Tuesday, April 29, 2014

A Quandary

Everything you see on my Ravelry designer page that says "journalgazette.net" is a free pattern. Come July or August, the Journal Gazette is changing over how it does its website, so all of those links might (or might not) stop working. There are ways to archive a website and keep old links working, but I'm not sure that a newspaper will want to do that. After all, yesterday's news is, well, old.


That's over 150 patterns. You can kind of tell which ones were from my really early days. A few are, frankly, embarrassing.

I was able to make them, and provide them for free, because my employer allowed me to use work time to write, format and post them. (They asked me to do all of the knitting at home, and I did. I also paid for my own yarn.)

I'll admit: some of them aren't great patterns. Even the ones that produce great finished products aren't written in the most standard ways. Only a few have sizing of any kind. Most of them don't even have page numbers. That doesn't sound like a big deal, but it can be if you're a little tired and don't want to think more than you have to. Many of them use handspun yarn or yarn that is discontinued.

I don't want the patterns to just go away. But...

To justify spending time reformatting, rewriting (using a real, live style sheet!) and suggesting alternative yarns, I would have to charge for the patterns.

I love the thought of updating things, and maybe offering them in collections.

But, will people hate me for what might look like charging for patterns that used to be free?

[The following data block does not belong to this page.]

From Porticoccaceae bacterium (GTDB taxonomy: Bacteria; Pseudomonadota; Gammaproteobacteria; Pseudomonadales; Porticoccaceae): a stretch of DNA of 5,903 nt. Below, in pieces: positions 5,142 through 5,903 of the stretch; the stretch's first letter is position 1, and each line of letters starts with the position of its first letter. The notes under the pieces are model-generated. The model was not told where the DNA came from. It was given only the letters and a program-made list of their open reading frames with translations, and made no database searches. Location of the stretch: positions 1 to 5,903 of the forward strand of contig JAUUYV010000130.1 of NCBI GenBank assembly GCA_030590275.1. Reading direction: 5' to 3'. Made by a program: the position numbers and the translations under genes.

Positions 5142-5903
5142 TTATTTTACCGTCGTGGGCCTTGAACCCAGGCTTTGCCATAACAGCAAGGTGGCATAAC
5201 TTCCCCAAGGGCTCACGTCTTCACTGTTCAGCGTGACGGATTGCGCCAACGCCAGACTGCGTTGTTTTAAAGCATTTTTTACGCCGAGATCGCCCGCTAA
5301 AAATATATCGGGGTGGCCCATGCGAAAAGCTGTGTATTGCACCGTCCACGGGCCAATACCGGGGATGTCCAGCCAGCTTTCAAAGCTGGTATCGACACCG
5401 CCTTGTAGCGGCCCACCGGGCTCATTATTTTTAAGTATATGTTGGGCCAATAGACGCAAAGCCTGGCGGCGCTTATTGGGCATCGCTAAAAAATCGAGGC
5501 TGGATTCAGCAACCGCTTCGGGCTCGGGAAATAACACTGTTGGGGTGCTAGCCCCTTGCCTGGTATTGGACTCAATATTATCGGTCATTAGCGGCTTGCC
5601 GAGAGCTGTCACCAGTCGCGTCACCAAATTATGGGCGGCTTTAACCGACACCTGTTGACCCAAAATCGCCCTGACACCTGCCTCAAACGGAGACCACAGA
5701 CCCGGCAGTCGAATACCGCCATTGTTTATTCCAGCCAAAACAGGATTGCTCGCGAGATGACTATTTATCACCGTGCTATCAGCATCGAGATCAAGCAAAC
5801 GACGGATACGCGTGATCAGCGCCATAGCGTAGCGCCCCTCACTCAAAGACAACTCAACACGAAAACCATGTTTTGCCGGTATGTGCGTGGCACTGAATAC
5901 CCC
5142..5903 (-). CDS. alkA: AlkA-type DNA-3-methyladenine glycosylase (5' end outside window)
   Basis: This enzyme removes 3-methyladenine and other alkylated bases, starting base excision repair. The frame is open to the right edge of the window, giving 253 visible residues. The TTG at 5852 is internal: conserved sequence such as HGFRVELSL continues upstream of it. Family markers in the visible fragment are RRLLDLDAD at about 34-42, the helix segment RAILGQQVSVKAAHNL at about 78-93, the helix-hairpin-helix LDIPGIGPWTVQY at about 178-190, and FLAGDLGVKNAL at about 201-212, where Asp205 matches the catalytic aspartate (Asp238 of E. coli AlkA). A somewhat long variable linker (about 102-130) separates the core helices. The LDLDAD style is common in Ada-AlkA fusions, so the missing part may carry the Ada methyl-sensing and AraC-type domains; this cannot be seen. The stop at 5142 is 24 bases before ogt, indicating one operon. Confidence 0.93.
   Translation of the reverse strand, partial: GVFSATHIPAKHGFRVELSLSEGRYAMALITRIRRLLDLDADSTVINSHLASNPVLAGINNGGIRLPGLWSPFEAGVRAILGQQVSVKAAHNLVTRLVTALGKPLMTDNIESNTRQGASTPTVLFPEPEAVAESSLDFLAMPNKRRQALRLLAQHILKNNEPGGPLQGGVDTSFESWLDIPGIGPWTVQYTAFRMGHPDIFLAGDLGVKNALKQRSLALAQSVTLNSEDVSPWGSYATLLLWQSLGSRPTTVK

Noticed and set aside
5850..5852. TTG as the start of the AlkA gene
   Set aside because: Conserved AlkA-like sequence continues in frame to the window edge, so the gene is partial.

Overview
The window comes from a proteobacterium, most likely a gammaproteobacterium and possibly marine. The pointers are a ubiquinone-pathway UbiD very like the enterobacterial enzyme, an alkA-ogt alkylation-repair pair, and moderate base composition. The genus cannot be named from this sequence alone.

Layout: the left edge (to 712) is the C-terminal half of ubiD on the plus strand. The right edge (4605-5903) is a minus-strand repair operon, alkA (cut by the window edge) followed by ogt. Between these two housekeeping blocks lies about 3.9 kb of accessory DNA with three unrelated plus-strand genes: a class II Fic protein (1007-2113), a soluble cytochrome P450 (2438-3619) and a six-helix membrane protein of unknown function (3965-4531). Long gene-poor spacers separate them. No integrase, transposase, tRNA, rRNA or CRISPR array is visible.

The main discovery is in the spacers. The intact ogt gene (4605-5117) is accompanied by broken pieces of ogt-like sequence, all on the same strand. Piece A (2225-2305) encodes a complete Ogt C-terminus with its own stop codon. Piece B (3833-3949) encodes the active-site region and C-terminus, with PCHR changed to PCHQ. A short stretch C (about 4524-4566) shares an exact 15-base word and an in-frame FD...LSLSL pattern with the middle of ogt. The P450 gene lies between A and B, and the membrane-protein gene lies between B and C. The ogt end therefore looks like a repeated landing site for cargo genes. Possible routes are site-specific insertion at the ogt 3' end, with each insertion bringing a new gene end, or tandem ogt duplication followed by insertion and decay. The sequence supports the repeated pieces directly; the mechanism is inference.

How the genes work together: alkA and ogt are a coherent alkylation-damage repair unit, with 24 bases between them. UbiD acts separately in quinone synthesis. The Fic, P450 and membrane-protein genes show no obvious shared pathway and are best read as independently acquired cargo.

4 comments:

JoVE said...

You are not charging for what used to be free. You are charging for much better quality patterns.

Also, I find myself skipping over free patterns these days because they are often poorly written, not tech edited, and possibly not even test knit. Unless I'm looking for some guidelines for a very simple thing I could design myself, I'm happy to pay someone to do all the math, test the concept, and so on.

The work you will put in to those patterns you want to continue to offer is worth something. It takes skill, effort, and time for which you are not unreasonable to ask compensation.

BeckyinVT said...

Do it! Plenty of other designers have updated patterns just because - and you have a pretty solid reason to need to. Not to mention you'll be charging for a much nicer version than what's available for free.

If they want the free version they can always resort to web archives to try and find them...

Anonymous said...

I would be very turned off if, when I was ready to get a free pattern, discovered that it now had a price attached. Fine if you indicated that a pattern would be free for a limited time, but if it was initially offered as free, it should remain free. Should I expect that a pattern listed as $5.00 will jump to $25? If you've created interest in the product as free, it seems exploitive to later charge for it. Be fair, and readers/customers will expect you continue to be fair. Not fair once, forever seen in a negative light. If you want to justify your 'reworking' of a pattern, then offer the revised edition at a price, and let the earlier edition remain free. I would certainly have more respect for your business integrity and your designing abilities if this were the case.

Lara Neel said...

Anonymous, I think you may have missed some important information in the post. I was able to offer the patterns for free because my former employer was hosting the patterns on their website and let me use my time at work to write them up. If they chose to no longer host the pattern, then the pattern would simply stop being available.

Rather than just let the patterns stop existing altogether, I would prefer to rework them and host them on my site. This would take both my time and money to make possible.

As long as my former employer leaves the patterns up on their website, they will be free to all. If they take them down, I have to choose between letting them disappear or investing my time and money into making sure they don't. In order to be able to do that, I would have to charge for them.